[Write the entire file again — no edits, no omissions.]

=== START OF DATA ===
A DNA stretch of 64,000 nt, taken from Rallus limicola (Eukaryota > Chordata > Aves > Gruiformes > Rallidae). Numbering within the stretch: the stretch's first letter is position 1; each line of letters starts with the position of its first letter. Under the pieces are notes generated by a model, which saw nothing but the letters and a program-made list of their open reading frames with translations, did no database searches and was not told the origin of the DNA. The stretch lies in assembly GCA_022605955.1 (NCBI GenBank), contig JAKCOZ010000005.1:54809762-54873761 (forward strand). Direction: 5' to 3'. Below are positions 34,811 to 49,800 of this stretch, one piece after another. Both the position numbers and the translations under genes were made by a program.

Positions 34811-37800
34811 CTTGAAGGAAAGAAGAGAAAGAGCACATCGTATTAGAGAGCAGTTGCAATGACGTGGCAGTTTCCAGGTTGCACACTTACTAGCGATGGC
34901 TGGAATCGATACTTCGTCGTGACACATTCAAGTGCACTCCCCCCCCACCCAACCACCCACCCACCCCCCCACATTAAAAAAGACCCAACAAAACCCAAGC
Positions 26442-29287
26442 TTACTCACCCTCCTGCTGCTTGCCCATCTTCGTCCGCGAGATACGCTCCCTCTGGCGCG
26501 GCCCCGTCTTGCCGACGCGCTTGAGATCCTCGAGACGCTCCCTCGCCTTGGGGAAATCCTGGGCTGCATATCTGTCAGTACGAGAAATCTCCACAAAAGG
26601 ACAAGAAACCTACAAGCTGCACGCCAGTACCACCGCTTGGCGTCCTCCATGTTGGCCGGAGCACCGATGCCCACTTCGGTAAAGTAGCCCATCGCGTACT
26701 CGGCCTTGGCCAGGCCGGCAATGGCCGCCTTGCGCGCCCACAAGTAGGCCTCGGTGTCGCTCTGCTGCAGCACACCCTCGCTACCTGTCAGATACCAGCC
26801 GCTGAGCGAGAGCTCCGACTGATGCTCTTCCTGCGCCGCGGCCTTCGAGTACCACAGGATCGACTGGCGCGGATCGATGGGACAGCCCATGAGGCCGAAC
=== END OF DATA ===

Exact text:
A DNA stretch of 64,000 nt, taken from Rallus limicola (Eukaryota > Chordata > Aves > Gruiformes > Rallidae). Numbering within the stretch: the stretch's first letter is position 1; each line of letters starts with the position of its first letter. Under the pieces are notes generated by a model, which saw nothing but the letters and a program-made list of their open reading frames with translations, did no database searches and was not told the origin of the DNA. The stretch lies in assembly GCA_022605955.1 (NCBI GenBank), contig JAKCOZ010000005.1:54809762-54873761 (forward strand). Direction: 5' to 3'. Below are positions 34,811 to 49,800 of this stretch, one piece after another. Both the position numbers and the translations under genes were made by a program.

Positions 34811-37800
34811 CTTGAAGGAAAGAAGAGAAAGAGCACATCGTATTAGAGAGCAGTTGCAATGACGTGGCAGTTTCCAGGTTGCACACTTACTAGCGATGGC
34901 TGGAATCGATACTTCGTCGTGACACATTCAAGTGCACTCCCCCCCCACCCAACCACCCACCCACCCCCCCACATTAAAAAAGACCCAACAAAACCCAAGC
Positions 26442-29287
26442 TTACTCACCCTCCTGCTGCTTGCCCATCTTCGTCCGCGAGATACGCTCCCTCTGGCGCG
26501 GCCCCGTCTTGCCGACGCGCTTGAGATCCTCGAGACGCTCCCTCGCCTTGGGGAAATCCTGGGCTGCATATCTGTCAGTACGAGAAATCTCCACAAAAGG
26601 ACAAGAAACCTACAAGCTGCACGCCAGTACCACCGCTTGGCGTCCTCCATGTTGGCCGGAGCACCGATGCCCACTTCGGTAAAGTAGCCCATCGCGTACT
26701 CGGCCTTGGCCAGGCCGGCAATGGCCGCCTTGCGCGCCCACAAGTAGGCCTCGGTGTCGCTCTGCTGCAGCACACCCTCGCTACCTGTCAGATACCAGCC
26801 GCTGAGCGAGAGCTCCGACTGATGCTCTTCCTGCGCCGCGGCCTTCGAGTACCACAGGATCGACTGGCGCGGATCGATGGGACAGCCCATGAGGCCGAAC